“This was a multi-faceted campaign,” James Clapper told the Senate Armed Services Committee in its public hearing on the Russian government’s attempts to influence the 2016 presidential election. The attacks went beyond just the hacks of the DNC and Center for American Progress, the outgoing Director of National Intelligence testified, but consisted of a broad effort that also included “classical propaganda, disinformation, fake news.” That kind of coordinated campaign would have needed approval from the highest levels of Russian government, Clapper told Sen. Jake Reed (D-RI):
— CBS News (@CBSNews) January 5, 2017
Clapper reiterated the Obama administration’s public accusation that Moscow orchestrated the computer attacks that hit the Democratic Party and Hillary Clinton campaign operatives, leading to a WikiLeaks dump of embarrassing internal emails that ousted top Democratic National Committee leaders and destabilized Clinton’s campaign in the final months.
“We assess that only Russia’s senior-most officials could have authorized the recent election-focused data thefts and disclosures, based on the scope and sensitivity of the targets,” he said in prepared testimony.
The session is the first foray in the new Congress to examine the allegations of Russia’s tampering in last year’s presidential race, which intelligence officials have reportedly concluded was aimed at helping get Donald Trump elected.
Senator John McCain chairs the committee and has called for action based on the classified report issued by the intelligence community. McCain, who also wants a joint select committee investigation into Russian cyberwarfare activity, said, “Everyone should be alarmed” at the findings of the ODNI probe.
At the same time, Clapper acknowledged that the hacking didn’t actually impact the electoral system in any way, although its influence on voter choices was obviously not within his purview to judge:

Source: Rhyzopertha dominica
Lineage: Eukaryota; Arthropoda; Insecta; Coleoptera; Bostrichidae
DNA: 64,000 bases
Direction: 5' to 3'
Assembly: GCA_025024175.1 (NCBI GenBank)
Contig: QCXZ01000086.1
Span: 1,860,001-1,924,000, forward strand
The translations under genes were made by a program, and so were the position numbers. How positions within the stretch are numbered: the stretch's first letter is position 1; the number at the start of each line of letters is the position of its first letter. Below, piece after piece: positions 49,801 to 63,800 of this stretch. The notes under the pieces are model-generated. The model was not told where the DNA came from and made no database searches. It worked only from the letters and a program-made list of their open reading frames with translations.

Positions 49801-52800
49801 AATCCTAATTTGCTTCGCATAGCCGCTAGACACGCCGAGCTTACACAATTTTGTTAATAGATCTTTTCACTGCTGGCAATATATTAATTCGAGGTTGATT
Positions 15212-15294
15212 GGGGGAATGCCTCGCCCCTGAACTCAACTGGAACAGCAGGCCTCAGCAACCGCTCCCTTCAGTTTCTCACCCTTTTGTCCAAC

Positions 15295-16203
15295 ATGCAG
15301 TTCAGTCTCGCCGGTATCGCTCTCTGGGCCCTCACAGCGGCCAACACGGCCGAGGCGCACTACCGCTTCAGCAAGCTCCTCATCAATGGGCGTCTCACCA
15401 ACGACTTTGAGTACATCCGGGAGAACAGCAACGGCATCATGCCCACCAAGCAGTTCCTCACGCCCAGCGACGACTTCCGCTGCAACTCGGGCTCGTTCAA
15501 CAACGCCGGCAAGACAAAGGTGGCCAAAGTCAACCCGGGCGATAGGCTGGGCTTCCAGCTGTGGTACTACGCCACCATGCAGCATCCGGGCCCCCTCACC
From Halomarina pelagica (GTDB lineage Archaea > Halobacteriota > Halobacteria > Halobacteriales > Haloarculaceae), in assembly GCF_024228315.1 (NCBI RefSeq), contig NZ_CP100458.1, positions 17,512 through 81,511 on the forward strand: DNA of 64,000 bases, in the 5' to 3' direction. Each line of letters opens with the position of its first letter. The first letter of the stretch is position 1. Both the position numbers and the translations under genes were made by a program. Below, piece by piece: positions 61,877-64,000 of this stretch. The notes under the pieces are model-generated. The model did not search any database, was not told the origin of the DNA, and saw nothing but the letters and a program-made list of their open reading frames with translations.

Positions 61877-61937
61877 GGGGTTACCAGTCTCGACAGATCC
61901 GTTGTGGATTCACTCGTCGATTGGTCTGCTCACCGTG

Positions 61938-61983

Clapper said that suspected Russian hacking “did not change any vote tallies or anything of that sort.”
But Clapper added that on the question of whether the hacking affected “the choices that the electorate made … There’s no way for us to gauge that.”
And Cyber Command Chief Adm. Mike Rogers said that the hacking of America’s election system and process “is of great concern.”
McCain’s correct that everyone should be alarmed at this, but they should be even more alarmed at the lack of attention cyberattacks have gotten until now. We just found out last night that the intelligence community and the FBI didn’t bother to take a look at the evidence for themselves on this hack, a stunning lack of interest especially stacked up against the rhetoric we’ve heard over the last few weeks. When China conducted hacks into actual government agencies like OPM, the Departments of Justice and Homeland Security, State Department as opposed to private political organizations, and at the critical cyber-infrastructure supplier Juniper, McCain et al didn’t start screaming for a joint select committee to investigate cyberwarfare. Perhaps if they had, the Russian campaign Clapper describes wouldn’t have been nearly as successful.
If McCain wants a joint select probe on all of these attacks, the Senate should pull together and conduct one. Until then, this is less about seriously repairing our vulnerabilities and much more about an election outcome a lot of people didn’t like, and McCain’s wasting our time and everyone else’s to conduct a political stunt.
Clapper promises that the unclassified release of the DNI conclusions on the Russian campaign will be released next week. We’ll see how well they back their conclusions, especially in light of their lack of access to the actual physical evidence.
Clapper says there will be an unclassified version of the report scheduled to publish next week for the public https://t.co/A3Ai6QhWUl
— CNN Politics (@CNNPolitics) January 5, 2017